However, after these victories, Mardonius’ fleet was destroyed in a storm off the coast near Mount Athos. According to Herodotus, the Persians lost 300 ships and 20,000 men. Around this time, Mardonius was commanding the army in a battle in Thrace. While Mardonius was wounded in the battle, he was victorious. Nevertheless, the loss of the fleet meant that he had to retreat back into Asia Minor. He was relieved of his command by Darius, who appointed Datis and Artaphernes to lead the invasion of Greece in 490 BC, and though they were subsequently successful in capturing Naxos and destroying Eretria, they were later defeated at the Battle of Marathon.
Mardonius came back into favour under Darius' successor Xerxes I, Mardonius' cousin and brother-in-law.. Xerxes was at first not interested in renewing the war with Greece, but Mardonius repeatedly tried to convince him that he must avenge Darius' defeat. This view was opposed by another of Xerxes’ advisors, Artabanus, who urged more caution in the matter. Herodotus, who portrays Mardonius as a somewhat evil adviser (as opposed to a number of other good advisers whose arguments are never followed), says that Mardonius simply wanted to become satrap (governor) of Greece.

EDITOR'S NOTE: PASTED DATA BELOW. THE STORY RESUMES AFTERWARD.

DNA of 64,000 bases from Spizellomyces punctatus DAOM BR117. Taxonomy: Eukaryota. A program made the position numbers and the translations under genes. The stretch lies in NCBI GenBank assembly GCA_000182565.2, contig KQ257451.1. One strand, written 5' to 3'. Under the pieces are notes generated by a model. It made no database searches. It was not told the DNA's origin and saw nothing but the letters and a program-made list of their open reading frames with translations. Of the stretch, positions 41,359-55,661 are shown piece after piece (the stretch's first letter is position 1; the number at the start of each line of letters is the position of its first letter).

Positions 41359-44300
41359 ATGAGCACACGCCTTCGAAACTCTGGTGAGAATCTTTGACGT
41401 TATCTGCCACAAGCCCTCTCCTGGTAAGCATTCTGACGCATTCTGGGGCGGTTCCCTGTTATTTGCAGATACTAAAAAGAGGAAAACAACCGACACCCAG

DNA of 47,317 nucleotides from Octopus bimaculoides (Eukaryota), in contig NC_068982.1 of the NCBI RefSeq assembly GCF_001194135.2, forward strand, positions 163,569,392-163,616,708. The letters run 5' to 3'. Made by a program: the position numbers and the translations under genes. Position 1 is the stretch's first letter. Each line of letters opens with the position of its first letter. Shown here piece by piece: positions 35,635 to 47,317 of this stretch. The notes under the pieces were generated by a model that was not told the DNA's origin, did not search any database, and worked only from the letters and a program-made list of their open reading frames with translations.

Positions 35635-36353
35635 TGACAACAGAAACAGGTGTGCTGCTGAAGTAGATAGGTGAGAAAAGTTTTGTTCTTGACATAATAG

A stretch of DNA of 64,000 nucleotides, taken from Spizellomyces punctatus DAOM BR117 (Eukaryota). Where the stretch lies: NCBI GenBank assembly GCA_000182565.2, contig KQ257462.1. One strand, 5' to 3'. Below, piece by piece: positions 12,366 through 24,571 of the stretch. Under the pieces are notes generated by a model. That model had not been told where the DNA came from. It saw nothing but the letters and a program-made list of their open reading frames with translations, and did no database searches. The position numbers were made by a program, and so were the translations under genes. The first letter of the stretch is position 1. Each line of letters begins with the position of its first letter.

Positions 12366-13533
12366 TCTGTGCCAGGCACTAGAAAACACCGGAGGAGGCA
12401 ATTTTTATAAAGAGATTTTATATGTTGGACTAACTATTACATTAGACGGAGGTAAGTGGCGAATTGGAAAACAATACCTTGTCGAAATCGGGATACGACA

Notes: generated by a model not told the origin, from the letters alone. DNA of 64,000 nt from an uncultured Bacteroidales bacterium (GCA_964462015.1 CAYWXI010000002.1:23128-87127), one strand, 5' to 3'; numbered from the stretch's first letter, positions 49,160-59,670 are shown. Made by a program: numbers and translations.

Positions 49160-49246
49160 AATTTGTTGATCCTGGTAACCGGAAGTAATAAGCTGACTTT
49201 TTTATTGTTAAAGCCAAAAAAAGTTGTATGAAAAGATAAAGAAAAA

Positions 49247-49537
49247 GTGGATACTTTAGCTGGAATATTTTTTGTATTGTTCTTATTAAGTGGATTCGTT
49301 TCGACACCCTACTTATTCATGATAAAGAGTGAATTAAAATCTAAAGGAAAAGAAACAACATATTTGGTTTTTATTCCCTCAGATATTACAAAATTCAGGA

He was present at the Battle of Thermopylae, and after the Persian defeat at the Battle of Salamis, he attempted to convince Xerxes to stay and fight yet another battle. This time Mardonius could not persuade Xerxes, but when Xerxes left he did become governor of those parts of Greece that had been conquered by the Persians. He subdued Macedon, ruled at that time by King Alexander I, but Alexander himself gave valuable information about Mardonius' plans to the Athenians, saying that, as a Greek, he could not bear to see Greece enslaved. Then Mardonius sacked Athens, which had been deserted before the Battle of Salamis. He offered to return Athens and help rebuild the city if the Athenians would accept a truce, but the Athenians rejected the truce and prepared for another battle.
Mardonius prepared to meet them at Plataea, despite the opposition from another Persian commander, Artabazus, who, like Artabanus, did not think that a much larger Persian army could automatically defeat the Greeks. Mardonius was killed in the ensuing battle (see Battle of Plataea).